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Future Health






Dissociative Disorders

July 10, 2023 

Dissociative disorders are mental disorders that involve experiencing a disconnection and lack of continuity between thoughts, memories, surroundings, actions, and identity. With this disorder, people escape reality in a way that is involuntary and unhealthy. It may cause problems with functioning in everyday life. They usually develop as a trauma reaction to keep the difficult memories at bay. Symptoms can range from amnesia to alternate identities – it all depends on the type of dissociative disorder you have. The following symptoms are dependent on which dissociative disorder you have.

  • Memory loss of certain time periods, events, people and personal information

  • A sense of being detached from yourself and your emotions

  • A perception of the people and things around you as distorted and unreal

  • Inability to cope well with emotional or professional stress

  • Mental health problems, such as depression anxiety, and suicidal thoughts and behaviors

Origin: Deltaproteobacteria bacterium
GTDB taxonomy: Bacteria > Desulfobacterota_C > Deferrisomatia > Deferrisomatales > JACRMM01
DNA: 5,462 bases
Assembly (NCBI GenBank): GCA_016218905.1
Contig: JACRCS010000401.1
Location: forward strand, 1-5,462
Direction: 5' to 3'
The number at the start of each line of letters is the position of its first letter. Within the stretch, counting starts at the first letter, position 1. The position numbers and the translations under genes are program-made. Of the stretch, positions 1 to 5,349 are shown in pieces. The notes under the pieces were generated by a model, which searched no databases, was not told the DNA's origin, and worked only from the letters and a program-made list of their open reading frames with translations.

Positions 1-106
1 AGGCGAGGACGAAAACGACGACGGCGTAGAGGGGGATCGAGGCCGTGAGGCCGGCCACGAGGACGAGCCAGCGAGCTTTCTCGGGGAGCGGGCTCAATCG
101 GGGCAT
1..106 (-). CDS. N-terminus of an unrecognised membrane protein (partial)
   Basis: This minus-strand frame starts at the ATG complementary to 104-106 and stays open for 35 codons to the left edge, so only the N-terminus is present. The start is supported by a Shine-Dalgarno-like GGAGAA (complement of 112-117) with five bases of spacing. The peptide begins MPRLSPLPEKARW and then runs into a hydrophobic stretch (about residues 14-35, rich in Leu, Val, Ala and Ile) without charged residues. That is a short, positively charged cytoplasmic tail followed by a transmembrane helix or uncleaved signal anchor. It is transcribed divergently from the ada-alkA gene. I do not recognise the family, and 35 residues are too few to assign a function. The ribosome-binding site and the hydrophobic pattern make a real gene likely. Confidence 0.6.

There are three major dissociative disorders. They are:

Dissociative amnesia – The main symptom for this type is memory loss that is more severe than normal forgetfulness. You can’t recall information about yourself or events and people in your life. It can be specific to a certain time. An episode of amnesia usually occurs suddenly and can last minutes, hours, or even rarely months or years.

Dissociative identity disorder – This type is formerly known as multiple personality disorder, which is the disorder that is characterized by a person “switching” to alternate identities. You may feel the presence of two or more people talking inside your head. Sometimes the person feels possessed by the other identities. Each identity has its own characteristics, voice, gender, mannerisms, and sometimes even physical qualities. Typically, people with this type also have dissociative amnesia and dissociative fatigue.

Depersonalization-derealization disorder – When it comes to this type, it involves ongoing or episodic sense of detachment or being outside yourself. This means that you are observing your actions, feelings, thoughts, and self from a distance, as if it was a movie (depersonalization). For others, time may slow down or speed up, and the world may seem unreal (derealization). You can experience depersonalization, derealization or both. The symptoms may last for a few moments, or they can come and go for many years.